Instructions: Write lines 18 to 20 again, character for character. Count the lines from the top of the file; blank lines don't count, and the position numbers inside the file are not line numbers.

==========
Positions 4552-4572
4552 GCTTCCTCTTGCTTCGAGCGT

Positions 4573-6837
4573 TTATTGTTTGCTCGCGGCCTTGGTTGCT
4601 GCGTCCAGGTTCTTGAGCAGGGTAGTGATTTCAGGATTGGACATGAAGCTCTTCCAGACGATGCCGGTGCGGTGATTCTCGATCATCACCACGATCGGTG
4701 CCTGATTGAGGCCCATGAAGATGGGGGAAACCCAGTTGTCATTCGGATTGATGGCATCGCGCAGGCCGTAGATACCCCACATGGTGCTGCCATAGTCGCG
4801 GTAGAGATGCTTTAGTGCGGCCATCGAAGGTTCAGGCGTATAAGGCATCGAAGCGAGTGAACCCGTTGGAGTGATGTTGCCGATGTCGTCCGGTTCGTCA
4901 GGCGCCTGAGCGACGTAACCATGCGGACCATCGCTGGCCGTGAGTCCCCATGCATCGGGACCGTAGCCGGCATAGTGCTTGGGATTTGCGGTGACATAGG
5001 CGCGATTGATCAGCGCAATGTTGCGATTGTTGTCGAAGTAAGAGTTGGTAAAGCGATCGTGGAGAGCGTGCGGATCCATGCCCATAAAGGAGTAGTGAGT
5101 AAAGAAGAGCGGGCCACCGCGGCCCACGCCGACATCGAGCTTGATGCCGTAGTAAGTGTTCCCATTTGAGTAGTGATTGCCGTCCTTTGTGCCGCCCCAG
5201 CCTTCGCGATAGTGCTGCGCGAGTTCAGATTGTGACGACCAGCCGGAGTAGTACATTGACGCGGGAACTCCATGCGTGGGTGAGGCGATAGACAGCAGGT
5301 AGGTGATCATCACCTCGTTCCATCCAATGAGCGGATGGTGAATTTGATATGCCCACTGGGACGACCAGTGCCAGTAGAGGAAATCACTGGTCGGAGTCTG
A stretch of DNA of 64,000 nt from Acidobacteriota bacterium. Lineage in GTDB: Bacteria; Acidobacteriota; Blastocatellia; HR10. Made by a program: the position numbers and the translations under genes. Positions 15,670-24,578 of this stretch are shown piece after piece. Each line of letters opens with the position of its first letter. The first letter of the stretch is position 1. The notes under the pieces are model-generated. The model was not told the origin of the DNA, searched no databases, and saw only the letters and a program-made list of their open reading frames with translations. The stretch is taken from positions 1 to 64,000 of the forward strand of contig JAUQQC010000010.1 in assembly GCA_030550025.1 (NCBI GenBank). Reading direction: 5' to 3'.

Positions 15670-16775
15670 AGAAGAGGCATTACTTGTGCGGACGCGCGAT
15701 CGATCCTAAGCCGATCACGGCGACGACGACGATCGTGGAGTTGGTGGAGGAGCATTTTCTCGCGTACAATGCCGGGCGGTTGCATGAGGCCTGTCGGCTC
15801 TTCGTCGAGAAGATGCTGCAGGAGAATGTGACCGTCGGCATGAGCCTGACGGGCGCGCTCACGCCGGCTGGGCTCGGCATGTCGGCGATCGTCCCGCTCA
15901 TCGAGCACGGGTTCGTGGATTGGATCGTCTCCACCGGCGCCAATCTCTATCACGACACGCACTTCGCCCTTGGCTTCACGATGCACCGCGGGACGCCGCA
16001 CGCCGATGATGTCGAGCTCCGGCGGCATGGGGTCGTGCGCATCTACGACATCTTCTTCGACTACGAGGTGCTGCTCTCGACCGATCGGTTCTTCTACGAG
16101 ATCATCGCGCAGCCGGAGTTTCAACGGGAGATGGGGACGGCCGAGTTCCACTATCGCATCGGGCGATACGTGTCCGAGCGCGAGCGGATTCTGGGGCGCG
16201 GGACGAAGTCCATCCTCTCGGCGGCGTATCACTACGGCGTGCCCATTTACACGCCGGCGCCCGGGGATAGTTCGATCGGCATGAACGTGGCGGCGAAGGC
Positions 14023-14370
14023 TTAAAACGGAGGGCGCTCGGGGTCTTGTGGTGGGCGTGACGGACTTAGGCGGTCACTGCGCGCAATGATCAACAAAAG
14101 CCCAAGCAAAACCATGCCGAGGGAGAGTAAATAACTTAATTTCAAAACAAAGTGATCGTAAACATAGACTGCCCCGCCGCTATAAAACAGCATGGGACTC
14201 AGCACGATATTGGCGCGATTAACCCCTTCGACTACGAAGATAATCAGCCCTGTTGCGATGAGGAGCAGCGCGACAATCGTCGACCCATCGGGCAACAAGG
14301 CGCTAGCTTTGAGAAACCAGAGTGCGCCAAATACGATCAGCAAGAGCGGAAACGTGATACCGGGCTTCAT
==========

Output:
15901 TCGAGCACGGGTTCGTGGATTGGATCGTCTCCACCGGCGCCAATCTCTATCACGACACGCACTTCGCCCTTGGCTTCACGATGCACCGCGGGACGCCGCA
16001 CGCCGATGATGTCGAGCTCCGGCGGCATGGGGTCGTGCGCATCTACGACATCTTCTTCGACTACGAGGTGCTGCTCTCGACCGATCGGTTCTTCTACGAG
16101 ATCATCGCGCAGCCGGAGTTTCAACGGGAGATGGGGACGGCCGAGTTCCACTATCGCATCGGGCGATACGTGTCCGAGCGCGAGCGGATTCTGGGGCGCG